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The third day awaits you with a wild and romantic mountain landscape.From Almdorf Eng the trail leads you up to the Hohljoch. On your way up, you will run parallel to the walls of the Grubenkarspitze and the Spritzkarspitze, which jut out into the sky above the Narrow Reason.Shortly after leaving the tree line behind you, you reach the hollow yoke below the pillar of the three-tine tip. Here you follow the signposted path to the Falkenhütte.The hiking trail will take you along the legendary Laliderer Walls. The chain of vertical rock faces is in places over 900 meters high and is considered one of the largest walls of the Eastern Alps. In 1932, at the young age of 26, Matthias Auckenthalter first climbed the north face of the Lalider Peak. The climbing pioneer, who was so responsible for the popularity of Karwendel, but died in 1936 a few miles away in a crash at the Schüsselkarspitze.Your hike will take you past the Falkenhütte and down to the Kleiner Ahornboden. As with the Great Maple Soil on the Engalm, you will find a unique landscape here. The numerous sycamore trees are hundreds of years old. Since the trees have now reached their natural age limit, individual trees are being replanted to preserve the landscape. From Ahornboden, you will then continue on the Hochalmsattel up to the Karwendelhaus, today's stage destination.As the Falkenhütte will be renovated until 2019, there will be no refreshments on your hike today. It's best to provide yourself with provisions at the Enalm or at the Alpengasthof Eng before you set off.
On your fourth stage, a unique summit awaits you. From Karwendelhaus it goes through the steep and demanding Schlauchkar up to the promising Schlauchkarsattel. The Schlauchkar is at the beginning still good to commit, from a certain height, the scree is finer and in early summer are sometimes even smaller snow fields. Pay close attention to your footsteps, then you are on the safe side.After taking a short break at the saddle to admire the view up to the Hohe Tauern, it goes with light Kraxelei up to the highest summit of the Karwendel. On the top of the Birkkarspitze you can expect an incredible panorama. Above you, you only see the sky, while around you the rugged peaks of the Karwendels line up.If you have broken away from this incredible view, it goes over the Schlauchkarsattel down towards Hinterautal. The descent to the south requires surefootedness and is secured in the upper section with wire ropes.After a long break at the Kastenalm, which is usually open from May to September, the easy ascent to the Hallerangerhaus follows.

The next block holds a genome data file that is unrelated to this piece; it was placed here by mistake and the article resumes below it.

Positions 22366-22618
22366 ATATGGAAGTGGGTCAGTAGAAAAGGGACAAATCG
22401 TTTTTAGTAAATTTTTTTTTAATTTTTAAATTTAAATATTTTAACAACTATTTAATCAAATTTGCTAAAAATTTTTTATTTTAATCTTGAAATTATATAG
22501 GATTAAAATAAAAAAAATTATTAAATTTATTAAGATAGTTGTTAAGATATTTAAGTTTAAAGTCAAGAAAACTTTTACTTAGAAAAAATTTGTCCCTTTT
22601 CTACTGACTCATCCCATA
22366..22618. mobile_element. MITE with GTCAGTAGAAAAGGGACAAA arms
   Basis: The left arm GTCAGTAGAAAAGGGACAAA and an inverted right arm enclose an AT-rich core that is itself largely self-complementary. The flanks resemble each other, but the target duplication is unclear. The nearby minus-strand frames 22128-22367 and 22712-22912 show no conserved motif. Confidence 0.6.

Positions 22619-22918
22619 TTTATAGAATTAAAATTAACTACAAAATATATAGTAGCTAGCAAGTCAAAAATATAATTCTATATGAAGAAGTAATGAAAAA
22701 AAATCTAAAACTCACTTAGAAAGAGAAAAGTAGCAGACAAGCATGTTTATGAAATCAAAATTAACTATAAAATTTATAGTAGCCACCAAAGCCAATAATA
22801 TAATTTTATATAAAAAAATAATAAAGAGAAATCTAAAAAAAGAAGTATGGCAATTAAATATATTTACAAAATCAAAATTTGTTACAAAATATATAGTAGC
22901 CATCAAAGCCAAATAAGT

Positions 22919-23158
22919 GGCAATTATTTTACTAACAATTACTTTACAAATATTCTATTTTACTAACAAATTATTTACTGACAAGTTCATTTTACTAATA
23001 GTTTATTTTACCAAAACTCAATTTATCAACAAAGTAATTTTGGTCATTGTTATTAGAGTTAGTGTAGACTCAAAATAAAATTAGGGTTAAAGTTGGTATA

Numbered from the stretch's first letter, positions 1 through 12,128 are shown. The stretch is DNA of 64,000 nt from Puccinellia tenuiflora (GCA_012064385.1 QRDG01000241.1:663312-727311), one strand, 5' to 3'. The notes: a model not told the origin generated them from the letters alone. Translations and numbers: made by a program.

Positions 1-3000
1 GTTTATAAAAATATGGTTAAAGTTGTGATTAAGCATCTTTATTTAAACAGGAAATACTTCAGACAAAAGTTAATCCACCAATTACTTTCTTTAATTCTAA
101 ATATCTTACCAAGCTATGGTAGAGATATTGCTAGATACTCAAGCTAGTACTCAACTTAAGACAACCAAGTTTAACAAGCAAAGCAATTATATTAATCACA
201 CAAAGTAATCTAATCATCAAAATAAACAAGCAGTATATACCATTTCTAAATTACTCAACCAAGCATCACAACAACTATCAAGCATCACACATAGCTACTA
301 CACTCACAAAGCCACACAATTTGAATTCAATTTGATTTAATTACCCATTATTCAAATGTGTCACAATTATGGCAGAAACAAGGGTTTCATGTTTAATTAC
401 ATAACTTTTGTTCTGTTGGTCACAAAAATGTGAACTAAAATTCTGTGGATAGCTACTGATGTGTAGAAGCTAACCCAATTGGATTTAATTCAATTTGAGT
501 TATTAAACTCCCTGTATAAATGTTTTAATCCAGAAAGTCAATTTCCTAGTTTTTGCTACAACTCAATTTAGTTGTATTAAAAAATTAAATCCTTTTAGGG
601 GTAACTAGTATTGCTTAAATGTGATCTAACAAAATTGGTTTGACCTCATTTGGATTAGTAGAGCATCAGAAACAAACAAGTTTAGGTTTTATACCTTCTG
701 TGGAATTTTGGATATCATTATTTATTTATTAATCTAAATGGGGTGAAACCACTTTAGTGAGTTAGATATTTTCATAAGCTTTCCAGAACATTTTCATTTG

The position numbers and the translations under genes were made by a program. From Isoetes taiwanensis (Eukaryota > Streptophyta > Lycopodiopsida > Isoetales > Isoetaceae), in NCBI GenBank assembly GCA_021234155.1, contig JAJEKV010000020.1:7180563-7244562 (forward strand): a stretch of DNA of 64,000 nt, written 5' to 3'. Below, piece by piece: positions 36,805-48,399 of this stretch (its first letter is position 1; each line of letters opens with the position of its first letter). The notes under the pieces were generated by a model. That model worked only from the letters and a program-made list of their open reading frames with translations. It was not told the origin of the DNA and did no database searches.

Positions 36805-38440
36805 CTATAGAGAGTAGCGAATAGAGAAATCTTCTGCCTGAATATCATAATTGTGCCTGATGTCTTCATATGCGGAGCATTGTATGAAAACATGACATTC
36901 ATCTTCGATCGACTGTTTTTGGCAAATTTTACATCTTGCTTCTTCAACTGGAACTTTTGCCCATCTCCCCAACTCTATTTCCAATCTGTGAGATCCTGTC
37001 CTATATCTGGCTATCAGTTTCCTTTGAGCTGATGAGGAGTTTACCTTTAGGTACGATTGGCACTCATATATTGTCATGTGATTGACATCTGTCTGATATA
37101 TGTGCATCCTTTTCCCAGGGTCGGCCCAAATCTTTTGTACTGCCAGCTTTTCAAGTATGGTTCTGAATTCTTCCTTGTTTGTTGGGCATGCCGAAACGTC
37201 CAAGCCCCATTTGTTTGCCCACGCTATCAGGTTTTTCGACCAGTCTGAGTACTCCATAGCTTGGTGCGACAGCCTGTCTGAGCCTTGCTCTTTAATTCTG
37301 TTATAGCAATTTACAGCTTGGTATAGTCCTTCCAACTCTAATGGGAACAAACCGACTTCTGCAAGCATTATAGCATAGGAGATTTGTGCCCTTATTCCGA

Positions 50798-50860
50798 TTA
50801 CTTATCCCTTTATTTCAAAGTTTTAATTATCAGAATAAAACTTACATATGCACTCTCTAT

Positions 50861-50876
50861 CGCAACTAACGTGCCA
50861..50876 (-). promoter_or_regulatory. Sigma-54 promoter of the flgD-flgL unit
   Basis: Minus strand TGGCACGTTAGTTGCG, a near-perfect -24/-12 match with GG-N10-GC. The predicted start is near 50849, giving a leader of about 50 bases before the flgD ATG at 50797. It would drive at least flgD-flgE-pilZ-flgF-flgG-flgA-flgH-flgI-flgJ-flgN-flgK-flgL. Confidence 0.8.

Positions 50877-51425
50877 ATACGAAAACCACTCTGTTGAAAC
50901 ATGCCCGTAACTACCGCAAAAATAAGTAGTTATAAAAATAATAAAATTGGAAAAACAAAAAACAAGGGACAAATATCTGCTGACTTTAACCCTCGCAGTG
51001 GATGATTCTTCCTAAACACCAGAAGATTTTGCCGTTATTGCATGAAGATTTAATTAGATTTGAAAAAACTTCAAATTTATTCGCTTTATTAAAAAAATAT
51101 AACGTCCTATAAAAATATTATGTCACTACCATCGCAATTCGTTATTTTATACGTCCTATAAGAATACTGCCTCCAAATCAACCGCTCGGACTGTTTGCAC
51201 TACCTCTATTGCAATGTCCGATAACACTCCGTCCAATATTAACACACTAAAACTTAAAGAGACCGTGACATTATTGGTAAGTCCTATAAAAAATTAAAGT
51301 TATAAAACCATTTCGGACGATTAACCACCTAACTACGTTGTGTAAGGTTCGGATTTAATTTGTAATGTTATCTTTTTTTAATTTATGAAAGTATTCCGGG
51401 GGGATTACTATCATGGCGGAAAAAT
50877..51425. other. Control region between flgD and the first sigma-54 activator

Your fifth day begins at the foot of some of the most popular climbing walls of the Karwendel. In the southeast, the massive speckkarspitze towers up. Here, the climbers on the one hand for the vertical and smooth limestone walls of the cut wall and on the other for a rough gully, which is climbed in the so-called Hundertwasser route. Southwest, directly on the other side of the Lafatscher Joch, rise the big and the small Lafatscher. Like a cut piece of cake, the Lafatscher Nordverschneidung here forms two rough climbing walls.Your hike will take you between these two climbing paradises up to the Lafatscher Joch and the summit of the Speckkarspitze. After the exhausting but great ascent, you have a first feeling of the challenge climbers face as they make their way through the vertical walls.From the summit, it goes through the Lafatscher yoke down to Halltal and through extensive pine fields on the stamp trip on to the serpentine path on the stamp yoke. Although only 500 meters in altitude are overcome here, the path over the boulder fields and the cable-insured mountain trails is a challenging hike, which, however, is always rewarded with spectacular views.After you have reached the Stempeljoch, it goes through the Pfeiss, a green high valley, comfortable down to the milestone, the Pfeishütte.As an alternative to the climb to the Speckkarspitze, you can also continue your hike directly via the Lafatscher Joch to the Halltal. In this case, you save around three kilometers of track and 500 meters in altitude ascent and descent. On today's tour there is no alpine hut, so you should plan enough provisions for your hike. If you have enough energy reserves, you can take a short detour to the Gasthof Knappenhaus on the Isjöchl halfway and make a stop there.